The best way to get better at hockey is to show up and play as much as possible. Actually practicing skills with the goal of improving them not only helps a player to develop faster, but also prevents them from developing bad habits that might come from only playing in games or scrimmages. Plus, it’s a team sport. More than any other team sport, it’s important to know how your teammates play, their strengths and weaknesses, and what they are likely to do in a given situation. Hockey has so many variables, that knowing your teammates well enough to predict their movements in a split second gives your team a huge advantage. Knowing your opponents and being able to predict their movements is an even bigger advantage.
Professionals practice every day, usually multiple times per day. We don’t have that luxury. Many youth teams practice at least twice per week and encourage their players to go to summer clinics and camps. We don’t have that luxury either. But we do have one hour a week. That’s more than some adult women’s teams get.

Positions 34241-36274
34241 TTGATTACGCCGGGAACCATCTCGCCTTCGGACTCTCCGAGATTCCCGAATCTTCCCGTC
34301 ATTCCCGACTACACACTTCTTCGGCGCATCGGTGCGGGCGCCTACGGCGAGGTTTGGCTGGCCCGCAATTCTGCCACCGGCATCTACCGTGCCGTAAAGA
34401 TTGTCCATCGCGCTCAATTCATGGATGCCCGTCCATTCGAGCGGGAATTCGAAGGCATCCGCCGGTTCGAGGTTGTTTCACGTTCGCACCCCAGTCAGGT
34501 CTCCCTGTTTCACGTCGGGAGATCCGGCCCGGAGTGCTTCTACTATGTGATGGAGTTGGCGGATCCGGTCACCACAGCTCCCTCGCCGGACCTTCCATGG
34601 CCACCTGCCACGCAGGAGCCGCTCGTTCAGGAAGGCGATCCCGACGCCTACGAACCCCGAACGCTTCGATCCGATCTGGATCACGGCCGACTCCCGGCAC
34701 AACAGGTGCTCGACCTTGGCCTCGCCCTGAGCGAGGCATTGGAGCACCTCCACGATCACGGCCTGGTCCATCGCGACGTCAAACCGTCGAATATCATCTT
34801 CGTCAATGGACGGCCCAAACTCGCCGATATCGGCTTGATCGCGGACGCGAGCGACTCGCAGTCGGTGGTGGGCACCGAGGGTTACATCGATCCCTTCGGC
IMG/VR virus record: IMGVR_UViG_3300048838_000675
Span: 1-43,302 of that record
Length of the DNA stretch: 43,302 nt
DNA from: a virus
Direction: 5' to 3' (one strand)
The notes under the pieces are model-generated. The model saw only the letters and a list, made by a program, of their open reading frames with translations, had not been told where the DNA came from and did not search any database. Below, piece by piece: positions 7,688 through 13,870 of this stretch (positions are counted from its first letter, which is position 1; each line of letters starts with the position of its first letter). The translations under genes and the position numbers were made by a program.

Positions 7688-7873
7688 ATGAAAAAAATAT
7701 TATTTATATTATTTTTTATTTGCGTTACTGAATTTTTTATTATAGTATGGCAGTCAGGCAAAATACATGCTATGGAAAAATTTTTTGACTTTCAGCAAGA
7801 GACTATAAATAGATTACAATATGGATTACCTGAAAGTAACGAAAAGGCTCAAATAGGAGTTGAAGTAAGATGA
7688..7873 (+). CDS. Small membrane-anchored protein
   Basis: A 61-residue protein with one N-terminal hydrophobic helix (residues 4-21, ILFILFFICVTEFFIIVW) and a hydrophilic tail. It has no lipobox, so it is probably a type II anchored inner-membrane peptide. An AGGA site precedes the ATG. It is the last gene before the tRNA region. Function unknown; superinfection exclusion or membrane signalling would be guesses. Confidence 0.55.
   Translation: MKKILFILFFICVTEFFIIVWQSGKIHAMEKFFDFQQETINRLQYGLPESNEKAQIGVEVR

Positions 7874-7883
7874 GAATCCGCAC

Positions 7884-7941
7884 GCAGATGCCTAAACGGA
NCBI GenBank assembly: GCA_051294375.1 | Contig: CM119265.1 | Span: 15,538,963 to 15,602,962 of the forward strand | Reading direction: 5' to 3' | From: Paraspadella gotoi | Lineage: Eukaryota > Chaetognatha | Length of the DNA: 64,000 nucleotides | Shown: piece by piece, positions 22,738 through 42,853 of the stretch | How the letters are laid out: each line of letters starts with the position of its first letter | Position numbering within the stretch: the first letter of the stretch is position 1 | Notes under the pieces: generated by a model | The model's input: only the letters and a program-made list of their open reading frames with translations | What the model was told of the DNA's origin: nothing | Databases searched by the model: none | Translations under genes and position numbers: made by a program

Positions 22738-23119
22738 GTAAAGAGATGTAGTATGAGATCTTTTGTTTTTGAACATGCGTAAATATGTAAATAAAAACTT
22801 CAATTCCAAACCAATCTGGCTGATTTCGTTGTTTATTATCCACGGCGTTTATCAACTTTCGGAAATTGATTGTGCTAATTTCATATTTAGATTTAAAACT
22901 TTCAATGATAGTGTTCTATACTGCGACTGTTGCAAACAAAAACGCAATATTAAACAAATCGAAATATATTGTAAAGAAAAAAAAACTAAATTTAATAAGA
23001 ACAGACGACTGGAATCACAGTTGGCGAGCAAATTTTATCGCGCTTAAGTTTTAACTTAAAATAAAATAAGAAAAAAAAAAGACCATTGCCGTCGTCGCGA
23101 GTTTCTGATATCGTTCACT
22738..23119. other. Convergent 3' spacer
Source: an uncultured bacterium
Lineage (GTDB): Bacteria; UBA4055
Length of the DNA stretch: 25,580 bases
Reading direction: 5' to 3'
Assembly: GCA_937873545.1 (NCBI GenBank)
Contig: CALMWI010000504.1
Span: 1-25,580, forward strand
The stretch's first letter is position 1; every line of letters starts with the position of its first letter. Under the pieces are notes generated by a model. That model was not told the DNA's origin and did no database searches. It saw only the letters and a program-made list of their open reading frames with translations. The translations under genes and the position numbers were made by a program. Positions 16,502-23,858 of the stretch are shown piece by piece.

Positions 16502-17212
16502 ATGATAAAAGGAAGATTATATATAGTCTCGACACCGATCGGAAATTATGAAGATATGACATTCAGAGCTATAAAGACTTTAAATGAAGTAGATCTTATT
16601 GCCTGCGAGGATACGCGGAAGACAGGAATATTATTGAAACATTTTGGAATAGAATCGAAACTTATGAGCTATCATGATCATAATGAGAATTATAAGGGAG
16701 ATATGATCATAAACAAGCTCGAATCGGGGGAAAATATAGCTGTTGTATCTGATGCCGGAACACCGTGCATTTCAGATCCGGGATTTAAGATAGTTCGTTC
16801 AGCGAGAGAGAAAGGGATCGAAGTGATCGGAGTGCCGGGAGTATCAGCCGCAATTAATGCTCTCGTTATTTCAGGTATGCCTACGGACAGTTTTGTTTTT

To facilitate individual and team development, we have the following practice policy for both of our teams.
Attendance will be taken at every practice and logged on the schedule page. At the end of the season, we will have a raffle. The only way to get tickets for the raffle is by attending practice. One practice attended = one raffle ticket. This is intended as a way to motivate players to come to practice and to reward those who do attend.
If an individual has chronic attendance problems, they will be talked to about it. Appropriate consequences may be applied, up to and including being asked to leave the team. For the record, attendance has never been an issue to date.
Attendance is posted on the schedule page. We recommend checking it regularly to make sure your attendance is correct – humans do make mistakes and typos from time to time. If you were at a practice but marked absent, you can help us have confidence in your attendance that week by telling us about it right away, telling us what we did in practice that week to verify, and asking someone else who was there that week to vouch for you.